If Liberia must move forward in order to claim its place as a civilized nation amongst world community of nations, come 2017 elections, Liberians must critically review the events of the past with honesty and objectivity. They must make a new commitment to seek lasting solutions. The track records of those who are presenting themselves as candidates for the position of "President of the Republic of Liberia" must be well examined. Liberians must be fair to themselves because results from the 2011 elections will determine the future of Liberia’s unborn generations to come - Bernard Gbayee Goah

Liberia's greatest problem!

While it is true that an individual may be held responsible for corruption and mismanagement of funds in government, the lack of proper system to work with may as well impede the process of ethical, managerial, and financial accountability - Bernard Gbayee Goah

What do I think should be done?

The situation in Liberia is Compound Complex and cannot be fixed unless the entire system of government is reinvented.
Liberia needs a workable but uncompromising system that will make the country an asylum free from abuse, and other forms of corruption.
Any attempt to institute the system mentioned above in the absence of rule of law is meaningless, and more detrimental to Liberia as a whole - Bernard Gbayee Goah

Liberia's Natural Resources
Besides land water and few other resources, most of Liberia’s dependable natural resources are not infinite, they are finite and therefore can be depleted.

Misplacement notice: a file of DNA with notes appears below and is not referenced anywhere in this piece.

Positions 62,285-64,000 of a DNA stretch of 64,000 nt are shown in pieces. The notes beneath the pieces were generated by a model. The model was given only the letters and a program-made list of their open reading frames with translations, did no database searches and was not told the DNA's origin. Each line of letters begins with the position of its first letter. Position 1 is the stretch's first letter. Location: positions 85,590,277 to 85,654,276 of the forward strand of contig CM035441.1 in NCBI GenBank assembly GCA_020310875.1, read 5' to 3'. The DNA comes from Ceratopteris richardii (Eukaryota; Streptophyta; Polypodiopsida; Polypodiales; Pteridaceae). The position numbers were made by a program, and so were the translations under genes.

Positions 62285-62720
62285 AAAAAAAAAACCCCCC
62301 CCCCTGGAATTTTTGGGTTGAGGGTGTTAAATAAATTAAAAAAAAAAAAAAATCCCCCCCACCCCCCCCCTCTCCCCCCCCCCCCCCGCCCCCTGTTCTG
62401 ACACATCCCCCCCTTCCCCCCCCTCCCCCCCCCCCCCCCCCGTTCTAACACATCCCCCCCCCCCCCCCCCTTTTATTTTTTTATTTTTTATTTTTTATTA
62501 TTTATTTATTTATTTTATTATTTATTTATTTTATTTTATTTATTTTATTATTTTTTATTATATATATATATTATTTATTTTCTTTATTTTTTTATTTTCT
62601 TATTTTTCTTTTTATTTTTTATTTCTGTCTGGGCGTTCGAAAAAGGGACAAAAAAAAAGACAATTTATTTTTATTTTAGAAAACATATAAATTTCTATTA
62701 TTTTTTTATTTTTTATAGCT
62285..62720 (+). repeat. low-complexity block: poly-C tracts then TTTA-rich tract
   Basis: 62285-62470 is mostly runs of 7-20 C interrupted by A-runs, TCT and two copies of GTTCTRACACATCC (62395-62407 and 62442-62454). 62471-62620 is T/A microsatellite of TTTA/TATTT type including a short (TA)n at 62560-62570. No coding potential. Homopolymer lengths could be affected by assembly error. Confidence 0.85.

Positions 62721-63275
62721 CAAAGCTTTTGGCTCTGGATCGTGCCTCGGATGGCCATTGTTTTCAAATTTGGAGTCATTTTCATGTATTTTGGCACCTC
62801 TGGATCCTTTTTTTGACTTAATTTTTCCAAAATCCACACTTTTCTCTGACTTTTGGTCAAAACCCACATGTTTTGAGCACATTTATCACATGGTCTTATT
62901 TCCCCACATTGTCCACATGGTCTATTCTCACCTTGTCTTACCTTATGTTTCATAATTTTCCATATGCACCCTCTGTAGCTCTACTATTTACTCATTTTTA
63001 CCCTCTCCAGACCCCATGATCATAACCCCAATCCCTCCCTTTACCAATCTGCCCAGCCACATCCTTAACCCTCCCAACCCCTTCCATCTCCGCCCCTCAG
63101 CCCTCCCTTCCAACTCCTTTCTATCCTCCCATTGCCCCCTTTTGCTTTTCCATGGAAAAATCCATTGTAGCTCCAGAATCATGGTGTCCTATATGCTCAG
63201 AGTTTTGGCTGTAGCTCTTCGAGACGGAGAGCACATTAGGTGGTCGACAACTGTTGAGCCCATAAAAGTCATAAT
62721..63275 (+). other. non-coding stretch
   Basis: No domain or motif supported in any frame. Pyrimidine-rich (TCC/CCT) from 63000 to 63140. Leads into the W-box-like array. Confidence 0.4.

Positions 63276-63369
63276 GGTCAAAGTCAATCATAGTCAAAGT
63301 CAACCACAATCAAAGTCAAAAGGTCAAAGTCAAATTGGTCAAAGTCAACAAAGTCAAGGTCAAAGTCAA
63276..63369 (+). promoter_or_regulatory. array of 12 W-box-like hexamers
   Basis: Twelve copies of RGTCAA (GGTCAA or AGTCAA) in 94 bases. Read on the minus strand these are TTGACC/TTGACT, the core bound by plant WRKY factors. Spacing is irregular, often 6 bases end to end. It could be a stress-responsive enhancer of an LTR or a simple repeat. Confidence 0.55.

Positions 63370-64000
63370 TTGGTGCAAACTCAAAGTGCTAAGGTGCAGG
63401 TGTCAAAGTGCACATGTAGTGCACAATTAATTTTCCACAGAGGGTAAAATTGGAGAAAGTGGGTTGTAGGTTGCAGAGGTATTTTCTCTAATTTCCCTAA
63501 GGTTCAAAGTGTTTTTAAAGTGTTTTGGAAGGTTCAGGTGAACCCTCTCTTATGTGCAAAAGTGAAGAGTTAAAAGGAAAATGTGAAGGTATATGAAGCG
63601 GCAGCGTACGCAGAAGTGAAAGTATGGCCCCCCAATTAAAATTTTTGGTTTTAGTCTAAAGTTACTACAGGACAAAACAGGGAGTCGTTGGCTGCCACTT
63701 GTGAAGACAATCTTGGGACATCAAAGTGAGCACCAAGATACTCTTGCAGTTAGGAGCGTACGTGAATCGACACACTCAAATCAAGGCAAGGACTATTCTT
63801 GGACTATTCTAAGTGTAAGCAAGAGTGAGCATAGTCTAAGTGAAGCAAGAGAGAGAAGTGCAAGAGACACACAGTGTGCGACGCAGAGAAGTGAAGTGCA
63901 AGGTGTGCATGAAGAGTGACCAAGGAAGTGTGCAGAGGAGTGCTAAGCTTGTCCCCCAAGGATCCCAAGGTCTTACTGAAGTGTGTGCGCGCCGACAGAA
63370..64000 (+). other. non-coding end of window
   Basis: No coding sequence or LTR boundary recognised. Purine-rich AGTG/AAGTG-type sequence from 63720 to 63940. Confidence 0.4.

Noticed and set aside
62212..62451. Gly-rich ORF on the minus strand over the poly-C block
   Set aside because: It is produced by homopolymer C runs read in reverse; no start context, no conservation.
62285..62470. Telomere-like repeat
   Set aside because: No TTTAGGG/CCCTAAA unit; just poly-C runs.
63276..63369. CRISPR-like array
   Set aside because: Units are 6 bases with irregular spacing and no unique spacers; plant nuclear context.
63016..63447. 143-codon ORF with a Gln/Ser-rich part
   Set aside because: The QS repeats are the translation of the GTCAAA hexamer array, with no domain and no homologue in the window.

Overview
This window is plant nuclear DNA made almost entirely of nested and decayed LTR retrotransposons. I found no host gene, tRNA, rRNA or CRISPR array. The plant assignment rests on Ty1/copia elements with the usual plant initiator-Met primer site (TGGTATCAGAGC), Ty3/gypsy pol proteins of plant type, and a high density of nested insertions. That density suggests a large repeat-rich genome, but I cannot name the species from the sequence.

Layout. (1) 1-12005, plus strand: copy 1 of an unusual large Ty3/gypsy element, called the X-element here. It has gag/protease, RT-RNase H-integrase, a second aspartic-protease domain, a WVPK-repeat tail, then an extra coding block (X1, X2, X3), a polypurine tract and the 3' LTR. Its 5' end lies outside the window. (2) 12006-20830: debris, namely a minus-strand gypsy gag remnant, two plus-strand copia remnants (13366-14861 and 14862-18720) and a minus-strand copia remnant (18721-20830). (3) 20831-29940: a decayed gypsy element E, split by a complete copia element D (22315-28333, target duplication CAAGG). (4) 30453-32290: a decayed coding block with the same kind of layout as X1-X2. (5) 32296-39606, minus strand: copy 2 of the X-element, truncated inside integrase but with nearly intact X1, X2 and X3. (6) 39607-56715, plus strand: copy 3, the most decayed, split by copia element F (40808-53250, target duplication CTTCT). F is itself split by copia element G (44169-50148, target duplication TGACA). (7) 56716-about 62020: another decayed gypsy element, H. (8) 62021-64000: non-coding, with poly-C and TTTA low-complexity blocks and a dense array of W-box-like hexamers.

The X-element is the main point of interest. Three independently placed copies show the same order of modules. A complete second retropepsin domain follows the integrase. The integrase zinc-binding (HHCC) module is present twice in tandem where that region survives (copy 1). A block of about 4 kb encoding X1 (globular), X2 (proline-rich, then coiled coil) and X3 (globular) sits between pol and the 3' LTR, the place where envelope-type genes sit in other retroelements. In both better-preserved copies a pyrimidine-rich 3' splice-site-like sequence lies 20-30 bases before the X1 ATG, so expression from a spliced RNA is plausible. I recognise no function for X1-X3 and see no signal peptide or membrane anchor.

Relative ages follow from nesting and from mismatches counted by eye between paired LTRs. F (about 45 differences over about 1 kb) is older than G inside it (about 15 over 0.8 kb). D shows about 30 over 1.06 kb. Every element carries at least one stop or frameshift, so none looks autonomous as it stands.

Liberia’s gold, diamond, and other natural resources will not always be an available source of revenue generation for its people and its government. The need to invent a system in government that focuses on an alternative income generation method cannot be over emphasized at this point - Bernard Gbayee Goah

Liberia needs a proper system
If Liberians refuse to erect a proper system in place that promotes the minimization of corruption and mismanagement of public funds by government institutions, and individuals, there will come a time when the value of the entire country will be seen as a large valueless land suited on the west coast of Africa with some polluted bodies of waters and nothing else. To have no system in place in any country is to have no respect for rule of law. To have no respect for rule of law is to believe in lawlessness. And where there is lawlessness, there is always corruption - Bernard Gbayee Goah

Solving problems in the absence of war talks

As political instability continues to increase in Africa, it has become abundantly clear that military intervention as a primary remedy to peace is not a durable solution. Such intervention only increases insecurity and massive economic hardship. An existing example which could be a valuable lesson for Liberia is Great Britain, and the US war on terror for the purpose of global security. The use of arms whether in peace keeping, occupation, or invasion as a primary means of solving problem has yield only little results. Military intervention by any country as the only solution to problem solving will result into massive military spending, economic hardship, more fear, and animosity as well as increase insecurity. The alternative is learning how to solve problems in the absence of war talks. The objective of such alternative must be to provide real sustainable human security which cannot be achieved through military arm intervention, or aggression. In order to achieve results that will make the peaceful coexistence of all mankind possible, there must be a common ground for the stories of all sides to be heard. I believe there are always three sides to every story: Their side of the story, Our side of the story, and The truthBernard Gbayee Goah